Chong Koon Ying says her father’s death left her family with nothing

Link from : BBC News Asia Pacific

Malaysian campaigners ask Queen to press for action over 1948 deaths

Campaigners in Malaysia have petitioned the Queen to use her influence in gaining an apology and compensation from the British Government over an alleged massacre of 24 unarmed villagers by British soldiers in 1948.

The move comes after a request was rejected for an investigation into the killing of the 24 ethnic Chinese in the remote village of Batang Kali, Selangor province, despite a decades-long campaign. A lawyer acting for the victims’ families, Quek Ngee Meng, criticised the British government’s decision as “legally and morally hollow”, adding that the failure to hold an inquiry amounted to a “very British cover-up”.

The families along with a delegation from the Chinese Associations’ Federation have presented their petition in Kuala Lumpur. It asks that the Queen use her “vast influence” over the government to ensure it issues an “official apology” and “reasonable compensation” for the victims’ families and the wider community, which it sets at £30 million and £50 million respectively.

The families contend that a contingent of 14 Scots Guards entered the village on 12 December, 1948, and detained 25 unarmed men at the beginning of a 12-year insurgency in what was then the colony of Malaya.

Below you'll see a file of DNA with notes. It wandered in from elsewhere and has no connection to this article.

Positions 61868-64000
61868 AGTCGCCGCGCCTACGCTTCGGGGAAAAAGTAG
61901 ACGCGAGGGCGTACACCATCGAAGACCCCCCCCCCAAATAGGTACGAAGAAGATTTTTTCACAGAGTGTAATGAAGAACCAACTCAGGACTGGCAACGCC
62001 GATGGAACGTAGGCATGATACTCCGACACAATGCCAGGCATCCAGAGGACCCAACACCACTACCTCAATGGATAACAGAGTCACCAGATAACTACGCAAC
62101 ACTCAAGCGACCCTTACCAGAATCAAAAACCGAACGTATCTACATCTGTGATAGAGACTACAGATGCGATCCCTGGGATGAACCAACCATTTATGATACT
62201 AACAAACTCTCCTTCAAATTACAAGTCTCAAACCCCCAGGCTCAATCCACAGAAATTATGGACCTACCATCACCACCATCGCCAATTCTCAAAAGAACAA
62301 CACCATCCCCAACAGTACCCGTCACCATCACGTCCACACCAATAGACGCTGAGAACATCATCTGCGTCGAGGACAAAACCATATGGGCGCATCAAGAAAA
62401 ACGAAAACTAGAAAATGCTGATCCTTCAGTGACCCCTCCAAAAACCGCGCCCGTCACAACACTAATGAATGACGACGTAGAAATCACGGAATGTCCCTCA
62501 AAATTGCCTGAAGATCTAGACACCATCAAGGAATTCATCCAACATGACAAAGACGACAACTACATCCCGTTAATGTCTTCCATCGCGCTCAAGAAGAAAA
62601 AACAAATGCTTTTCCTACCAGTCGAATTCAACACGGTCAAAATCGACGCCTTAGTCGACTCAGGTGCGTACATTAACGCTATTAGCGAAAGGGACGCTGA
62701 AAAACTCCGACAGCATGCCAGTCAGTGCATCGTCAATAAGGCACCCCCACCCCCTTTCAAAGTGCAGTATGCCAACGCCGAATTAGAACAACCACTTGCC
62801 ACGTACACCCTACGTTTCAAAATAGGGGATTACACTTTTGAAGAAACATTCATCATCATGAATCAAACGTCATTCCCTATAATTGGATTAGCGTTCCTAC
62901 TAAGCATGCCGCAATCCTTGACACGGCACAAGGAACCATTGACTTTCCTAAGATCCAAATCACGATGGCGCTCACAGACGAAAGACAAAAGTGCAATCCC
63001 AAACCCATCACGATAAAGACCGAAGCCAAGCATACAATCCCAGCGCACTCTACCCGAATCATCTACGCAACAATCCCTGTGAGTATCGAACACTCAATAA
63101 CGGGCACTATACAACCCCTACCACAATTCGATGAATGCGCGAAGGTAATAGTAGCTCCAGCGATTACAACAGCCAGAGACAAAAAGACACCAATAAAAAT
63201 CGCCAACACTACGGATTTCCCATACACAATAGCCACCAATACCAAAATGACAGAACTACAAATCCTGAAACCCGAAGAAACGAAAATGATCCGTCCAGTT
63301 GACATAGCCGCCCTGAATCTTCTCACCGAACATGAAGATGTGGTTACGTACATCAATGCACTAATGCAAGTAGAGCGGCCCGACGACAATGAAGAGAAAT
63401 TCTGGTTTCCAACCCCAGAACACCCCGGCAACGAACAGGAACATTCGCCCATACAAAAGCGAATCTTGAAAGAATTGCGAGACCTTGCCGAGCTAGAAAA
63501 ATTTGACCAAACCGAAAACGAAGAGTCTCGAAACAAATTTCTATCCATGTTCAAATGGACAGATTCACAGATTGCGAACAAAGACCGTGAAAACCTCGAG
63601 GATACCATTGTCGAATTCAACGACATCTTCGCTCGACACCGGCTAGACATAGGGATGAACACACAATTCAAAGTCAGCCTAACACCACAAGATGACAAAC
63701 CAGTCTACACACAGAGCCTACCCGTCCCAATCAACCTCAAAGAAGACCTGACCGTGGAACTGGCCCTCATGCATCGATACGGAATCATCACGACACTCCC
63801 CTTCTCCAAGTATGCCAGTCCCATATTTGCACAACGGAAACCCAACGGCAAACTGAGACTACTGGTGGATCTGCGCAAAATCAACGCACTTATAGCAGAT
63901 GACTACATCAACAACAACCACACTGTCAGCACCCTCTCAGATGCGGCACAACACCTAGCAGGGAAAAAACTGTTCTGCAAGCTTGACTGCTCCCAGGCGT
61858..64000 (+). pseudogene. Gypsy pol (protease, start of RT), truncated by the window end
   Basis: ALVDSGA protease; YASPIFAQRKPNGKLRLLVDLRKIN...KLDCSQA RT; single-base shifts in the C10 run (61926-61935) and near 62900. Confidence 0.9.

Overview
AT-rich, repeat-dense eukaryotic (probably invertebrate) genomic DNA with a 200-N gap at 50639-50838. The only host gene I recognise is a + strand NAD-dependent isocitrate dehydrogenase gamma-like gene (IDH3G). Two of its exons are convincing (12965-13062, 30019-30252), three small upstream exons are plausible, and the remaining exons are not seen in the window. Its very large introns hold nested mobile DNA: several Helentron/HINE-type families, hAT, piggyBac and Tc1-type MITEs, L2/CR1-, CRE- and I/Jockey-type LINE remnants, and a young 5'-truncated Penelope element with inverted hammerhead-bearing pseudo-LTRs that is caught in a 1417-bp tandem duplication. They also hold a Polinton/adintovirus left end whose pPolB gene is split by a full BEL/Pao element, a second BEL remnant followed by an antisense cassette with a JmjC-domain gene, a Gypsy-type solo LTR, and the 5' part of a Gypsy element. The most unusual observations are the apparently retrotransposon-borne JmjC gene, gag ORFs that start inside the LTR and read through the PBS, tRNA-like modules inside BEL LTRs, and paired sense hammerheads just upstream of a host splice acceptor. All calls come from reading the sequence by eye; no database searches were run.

Twenty-four of the men were killed while one, who fainted and was presumed dead, survived and is still alive. The men’s wives and children who had been separated from them witnessed the killings.

At the time a British investigation into the massacre found they were killed on a river bank to prevent them from escaping.

In 1970 a British newspaper reported the damning allegations on what is sometimes referred to as “Britain’s My Lai Massacre”. The revelations forced the Labour government to order an investigation but a lack of evidence led to the next government dropping the inquiry.

A BBC documentary in 1992 threw up fresh evidence of survivors’ testimony, the confession of Scots Guardsman and interviews with the Scotland Yard officers on the 1970 inquiry. The following year the families first petitioned the Queen demanding justice, but the Foreign and Commonwealth Office said no new evidence had been unearthed to warrant reopening an inquiry.

But the families refused to give up. In accepting the new petition the British High Commissioner, Simon Featherstone, said he would “faithfully convey their views to the British government” when he passes it on.

Link from www.telegraph.co.uk